WeWork, you pay
It's finally arrived, the 'We' company IPO and it's a big one. WeWork scored huge investment over the years, and enormous losses to match—but we never really knew what state the business was in. With the filing of its S-1, the curtain is pulled back for the first time and it's brutal.
First, the numbers themselves:
- Revenue grew from $436M in 2016 to $1.82B in 2018. That's a growth rate of 100% year-over-year, and its half-year result looks positive too: it's already at $1.54B and climbing for the first half of 2019.
- Losses grew from $396M in 2016 to $677M in 2018. Then, in the first half of this year they skyrocked to $1.37 billion. It's getting worse every year, and there's no sight of it slowing down.
- It has $2.47 billion in the bank and wants to raise up to $6B alongside the IPO which is... odd. And, according to Crunchbase, it already burned through all of the cash it raised in that $1B round earlier this year.
Then there's all the weird bits from the IPO cycle:
- SoftBank, to date, has invested a staggering amount into the company: more than $10B to date
- WeWork really wants to be considered as a tech company, even though it fundamentally is not and doesn't offer any actual services yet. I've always wondered why it doesn't sell space-managing software but it appears to think that it's proprietary.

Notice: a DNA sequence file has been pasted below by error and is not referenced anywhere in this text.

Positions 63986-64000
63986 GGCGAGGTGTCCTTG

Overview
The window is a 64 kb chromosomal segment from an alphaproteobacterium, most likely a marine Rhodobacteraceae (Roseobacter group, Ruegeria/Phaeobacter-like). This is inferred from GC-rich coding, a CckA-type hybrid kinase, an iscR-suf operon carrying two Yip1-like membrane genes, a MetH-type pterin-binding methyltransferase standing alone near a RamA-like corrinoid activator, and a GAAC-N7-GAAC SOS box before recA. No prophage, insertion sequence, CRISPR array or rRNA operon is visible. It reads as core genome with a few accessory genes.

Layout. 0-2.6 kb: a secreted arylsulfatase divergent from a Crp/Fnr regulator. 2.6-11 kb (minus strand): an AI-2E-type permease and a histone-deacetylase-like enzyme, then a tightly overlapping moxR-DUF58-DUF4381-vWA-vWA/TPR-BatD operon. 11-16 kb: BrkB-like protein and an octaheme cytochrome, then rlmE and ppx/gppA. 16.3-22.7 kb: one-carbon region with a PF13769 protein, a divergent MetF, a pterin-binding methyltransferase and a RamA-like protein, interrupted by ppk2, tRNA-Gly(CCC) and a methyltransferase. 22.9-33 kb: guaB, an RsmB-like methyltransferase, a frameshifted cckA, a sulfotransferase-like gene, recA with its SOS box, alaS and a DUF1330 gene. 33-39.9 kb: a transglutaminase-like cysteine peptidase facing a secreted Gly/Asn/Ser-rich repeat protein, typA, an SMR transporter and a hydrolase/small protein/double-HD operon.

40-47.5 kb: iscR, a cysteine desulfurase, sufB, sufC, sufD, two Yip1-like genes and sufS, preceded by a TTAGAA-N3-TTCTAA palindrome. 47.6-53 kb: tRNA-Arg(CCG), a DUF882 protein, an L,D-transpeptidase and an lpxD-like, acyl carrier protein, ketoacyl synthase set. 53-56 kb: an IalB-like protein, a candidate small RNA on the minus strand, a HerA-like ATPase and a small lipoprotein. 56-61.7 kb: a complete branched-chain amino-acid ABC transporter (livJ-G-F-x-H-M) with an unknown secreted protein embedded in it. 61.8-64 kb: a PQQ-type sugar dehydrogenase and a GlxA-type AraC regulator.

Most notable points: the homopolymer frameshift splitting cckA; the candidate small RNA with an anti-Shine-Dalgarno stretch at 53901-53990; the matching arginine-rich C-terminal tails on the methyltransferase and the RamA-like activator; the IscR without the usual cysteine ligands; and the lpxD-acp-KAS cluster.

- The company's CEO, Adam Neumann is one of three co-founders, but he controls the shares and all of the votes. I'd argue that one of the biggest risks in the entire IPO document is that the entire show depends on this guy alone.
- The company is going public now because.... it needs money, basically, according to this interview. Usually a company going public tries harder to justify it in any other way than money, but there you have it.
- WeWork's founder borrowed money from the company at an interest rate of just 0.64%... and it has to pay him rent for a bunch of properties he owns, and it leases. It's amazing that this part alone isn't more controversial, but he got away with it.
- The word "community" is mentioned in the IPO filing more than 150 times, but tries to downplay that it has more than $47B of long-term lease obligations, which have to come from...somewhere.
It's hard to have a take on this IPO filing that isn't hysterical—does it feel like the Pets.com IPO just before the dot-com bubble burst? Sorta, but at an outrageous scale that feels difficult to reconcile with reality. It's hard to know if it's ridiculous when every other IPO feels just as outrageous, losing billions of dollars a year and getting away with it.
Some writers are saying that there's a lot of investor skepticism, and it's likely to see massive public shorting in the near-term. WeWork is Big Property hiding in tech's clothing, trying to justify a huge valuation on promises it will be enormous, but it remains to be seen if it can keep operating for long enough to ever make actual money.
I'll keep writing about this as the IPO draws nearer, this is just the first salvo, and it takes time to really chew on these things. Maybe I'll see the silver lining by then?
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